person’s name is listed, be sure to include their pronouns as well, and always offer pronoun stickers or pins, or have a way people can write their pronouns on their badges large enough that people can actually see them easily (and write yours too, even if you’re cis! Actually, especially if you’re cis, and encourage others to do the same). Anytime someone introduces themselves, make sure pronouns are part of the introduction. This picture is of the pronoun stickers they use at a meetup where I live in Portland, called Donut.js
  29. PRONOUNS IN INTERVIEWS @_jbfitz Make sure people know if they’re

    interviewing candidates, to introduce themselves with their name and pronouns and make sure candidates do the same. If your company or your event has a Slack, make sure everyone includes their pronouns either in their profile or their display name. Don’t make it be a thing that only the trans people have to deal with, normalize it for everyone so there’s never any doubt!
  30. MISGENDERING AT WORK: WHAT TO DO? @_jbfitz On that note,

    you might want to consider that if you do have a trans employee or co-worker, you might want to ask them directly what, if anything, they want you to do if another employee misgenders them. Don’t assume that everyone is bold enough to correct others, especially if they’re new! By the same token, don’t assume the person wants you to say or do anything! Let it be up to them, but be sure you find out in advance because it will probably happen and it’s best to know the correct response ahead of time.
  31. DON’T ASSUME: ASK! @_jbfitz On that note, if you have

    hired a trans person or someone has just come out as trans, and you’re wondering if something is ok, you should not assume. You should ask. For example: you have a non-binary employee and usually, when you go to conferences as a team, everyone shares rooms with same-gendered employees. Don’t assume which person the employee wants to room with! Just ask!
  32. BUT SOMETIMES: DON’T ASK!!! @_jbfitz On the other hand, there

    are a TON of things you should NEVER ask. Luckily, this is pretty easy to figure out! If it wouldn’t be ok to ask a cis employee, it’s not okay to ask a trans employee either! Don’t ask if they’ve had “the surgery.” (“the surgery” is not a thing by the way, but that’s a conversation for another day) Don’t ask literally any question that has to do with their body and especially their genitals! Don’t ask invasive medical questions! You might think that this is obvious, but it happens all the time! It’s extremely common as a trans person to have people you barely know casually asking you about what’s in your pants. Don’t do this. It is not appropriate.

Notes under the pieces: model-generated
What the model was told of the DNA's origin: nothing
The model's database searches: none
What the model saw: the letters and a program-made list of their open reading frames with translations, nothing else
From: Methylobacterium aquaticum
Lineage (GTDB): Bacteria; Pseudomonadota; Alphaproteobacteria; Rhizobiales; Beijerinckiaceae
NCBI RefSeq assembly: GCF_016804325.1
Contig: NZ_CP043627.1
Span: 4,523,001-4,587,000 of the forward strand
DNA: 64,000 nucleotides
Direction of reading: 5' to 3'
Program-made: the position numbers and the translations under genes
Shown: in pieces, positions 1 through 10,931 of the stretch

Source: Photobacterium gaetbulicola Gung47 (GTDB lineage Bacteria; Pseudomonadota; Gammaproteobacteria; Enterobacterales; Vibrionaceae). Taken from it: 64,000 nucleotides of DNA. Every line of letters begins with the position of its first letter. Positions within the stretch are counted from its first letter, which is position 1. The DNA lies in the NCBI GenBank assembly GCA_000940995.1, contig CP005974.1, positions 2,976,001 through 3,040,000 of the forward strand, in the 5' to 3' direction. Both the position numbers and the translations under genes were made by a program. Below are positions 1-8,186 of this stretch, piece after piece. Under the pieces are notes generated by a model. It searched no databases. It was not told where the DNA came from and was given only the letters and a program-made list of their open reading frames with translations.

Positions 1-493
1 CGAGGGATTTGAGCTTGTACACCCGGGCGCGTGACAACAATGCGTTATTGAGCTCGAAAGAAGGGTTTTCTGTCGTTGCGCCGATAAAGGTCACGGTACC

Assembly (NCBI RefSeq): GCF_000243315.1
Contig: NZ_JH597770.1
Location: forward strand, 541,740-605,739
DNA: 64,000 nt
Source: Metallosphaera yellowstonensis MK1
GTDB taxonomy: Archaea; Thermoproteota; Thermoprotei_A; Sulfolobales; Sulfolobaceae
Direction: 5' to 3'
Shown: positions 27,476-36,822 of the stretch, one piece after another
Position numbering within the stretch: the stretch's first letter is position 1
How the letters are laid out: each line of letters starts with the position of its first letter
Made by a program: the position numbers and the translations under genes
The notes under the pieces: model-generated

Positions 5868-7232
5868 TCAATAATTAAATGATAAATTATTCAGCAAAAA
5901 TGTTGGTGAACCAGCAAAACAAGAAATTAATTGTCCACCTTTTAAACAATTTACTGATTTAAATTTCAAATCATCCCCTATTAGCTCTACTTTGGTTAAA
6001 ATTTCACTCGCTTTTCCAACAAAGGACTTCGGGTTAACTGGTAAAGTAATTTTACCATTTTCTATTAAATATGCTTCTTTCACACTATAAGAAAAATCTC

33. HEALTH INSURANCE: FIND OUT NOW @_jbfitz Health insurance: don’t wait

    until a trans person is interviewing for a job at your company to find out if you have trans inclusive health insurance! Find out today! Most insurance companies these days have some section in their literature specifically about what is and what is not covered with regard to trans healthcare. Take some time to familiarize yourself with it so when someone asks, you have an answer.
  34. BATHROOMS @_jbfitz So, bathrooms come up a lot. You probably

    don’t put much thought into them yourself, but for many trans people it can be a minefield, and I think it’s really important that you know about the extent to which we sometimes fret and worry about them so you can try to do better.
  35. BATHROOMS @_jbfitz One of the reasons I love working remote,

    personally, is I never have to think about the drama of using a gendered office bathroom. Even in the best, friendliest scenario I always feel some amount of anxiety. Sometimes I’ve gone out of my way to wait until all the men are out of the office or in a meeting before using the men’s room in an office, especially if I don’t know all of them. On occasion I’ve even left an office to use a gender neutral bathroom at a coffee shop nearby. If I’m at an event, like a conference or a meetup, and I don’t know the bathroom situation ahead of time, I’ll often stop drinking any liquids hours ahead of time even if I’m thirsty, and won’t eat anything before or during the event even if I”m hungry, just to avoid having to use the bathroom while I’m there, UNLESS I know there’s at least one gender neutral restroom available.
  36. BATHROOMS: WHAT YOU CAN DO @_jbfitz So what I’m saying

    is, for some trans people (not all of us mind you, but definitely a lot of us), we put a lot more thought into bathrooms than you might think. So what are some ways you can deal with this?
  37. SINGLE STALL GENDER NEUTRAL RESTROOMS! @_jbfitz The best case scenario

    is you have single stall gender neutral restrooms. This is the least anxiety inducing bathroom scenario. If you already have single stall bathrooms but they’re gendered, degender them! There’s no reason at all for a single stall bathroom to be gendered.